UKRAINE (BNc) by David Deffenbaugh — Ukraine endures continued unrest and tension. Political protests have led to the ouster of her previous president and now to the very real threat of war with Russia. Naturally, caring Christians around the world are concerned for the impact of these events on the Lord’s church in this former Soviet-block nation.
Some of the earliest impact of the events on the work of the church in Ukraine likely originated in the US. As plans were being made by numerous congregations for short-term mission trips—dozens of these take place each year, especially in the summer—reports of the violent and frequently bloody clashes between protestors and police/troops in Kiev dominated international news stories. Many of these planned trips were put on hold, postponed, and then cancelled.
The positive impact of these annual trips on Ukrainian congregations, orphanages, youth camps, VBS programs, etc., is impossible to measure. Each cancelled trip represents unfulfilled potential for great good.
Further, Ukrainian unrest will also likely leave a financial impact. Early talk of sanctions against Ukraine (when the previous national leaders were still in power) from the US and several European nations threatened to potentially to interrupt the flow of financial support from the States to supported works in that nation. Many congregations, preachers and benevolent organizations receive varying levels of support from stateside congregations. Interruption of this support could prove devastating to a number of these works. With the uncertain future of Russia’s intervention and the response of Ukraine and other nations, including the United States, financial support could become a significant issue.
Reports from native preachers in several cities speak of peace within the congregations in general. However, where varying political positions are taken by members of a congregation, the potential for politics to spill over into congregational life is almost a certain reality. The challenge for church leaders is to maintain the unity, peace, and love among the brethren. As reported from one congregation in Ukraine, the sermon delivered March 2 was about “God’s will and that we shouldn’t participate in the things that can divide us.” We can only pray that the priority of God’s kingdom over those of men will remain.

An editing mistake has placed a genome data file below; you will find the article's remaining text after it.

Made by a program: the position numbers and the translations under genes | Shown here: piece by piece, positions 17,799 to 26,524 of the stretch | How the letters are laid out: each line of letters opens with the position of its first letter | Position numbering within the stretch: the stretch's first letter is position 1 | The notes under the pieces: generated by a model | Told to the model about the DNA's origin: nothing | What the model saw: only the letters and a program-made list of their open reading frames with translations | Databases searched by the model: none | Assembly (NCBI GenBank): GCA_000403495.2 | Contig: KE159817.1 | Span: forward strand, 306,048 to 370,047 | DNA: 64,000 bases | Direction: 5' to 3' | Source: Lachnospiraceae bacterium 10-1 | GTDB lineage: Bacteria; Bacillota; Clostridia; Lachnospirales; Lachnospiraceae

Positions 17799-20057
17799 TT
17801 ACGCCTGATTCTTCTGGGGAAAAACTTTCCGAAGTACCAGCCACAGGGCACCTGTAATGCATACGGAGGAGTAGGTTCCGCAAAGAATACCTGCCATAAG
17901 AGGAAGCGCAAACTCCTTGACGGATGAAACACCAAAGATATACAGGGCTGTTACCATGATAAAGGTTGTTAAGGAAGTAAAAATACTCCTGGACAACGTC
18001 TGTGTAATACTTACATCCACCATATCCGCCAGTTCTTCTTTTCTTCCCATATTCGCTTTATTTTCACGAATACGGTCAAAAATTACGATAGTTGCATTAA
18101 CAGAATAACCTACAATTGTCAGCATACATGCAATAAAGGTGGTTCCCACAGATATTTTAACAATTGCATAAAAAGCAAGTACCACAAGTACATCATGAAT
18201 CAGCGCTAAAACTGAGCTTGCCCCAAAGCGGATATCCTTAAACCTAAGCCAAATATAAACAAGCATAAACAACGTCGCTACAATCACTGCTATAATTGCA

Of course military conflict appears to be an ever-growing possibility.
“If Russia begins intervention UA people will be mobilizated [sic] to the army,” one Ukrainian preacher said. “We also afraid that many people including Christians will be in damage.”
The work of the church, both from the local, native congregations’ perspective as well as the work of stateside churches with the Ukrainian brethren, has already been negatively impacted. The potential for greater damage is quite real.
A word of gratitude goes out to the hundreds, if not thousands, of American Christians who have given of themselves for the spread of the gospel in Ukraine since the early 90s. As one brother stated, “Now a lot of them [Ukrainians] do have their faith to help them survive!”
As we pray for our brethren in Ukraine during the struggle for the future of their nation, our prayers are also—and more importantly—for the preservation of the church amidst the conflict.
David works with the Southwest congregation in Oklahoma City. He has made over 30 trips to the Ukraine.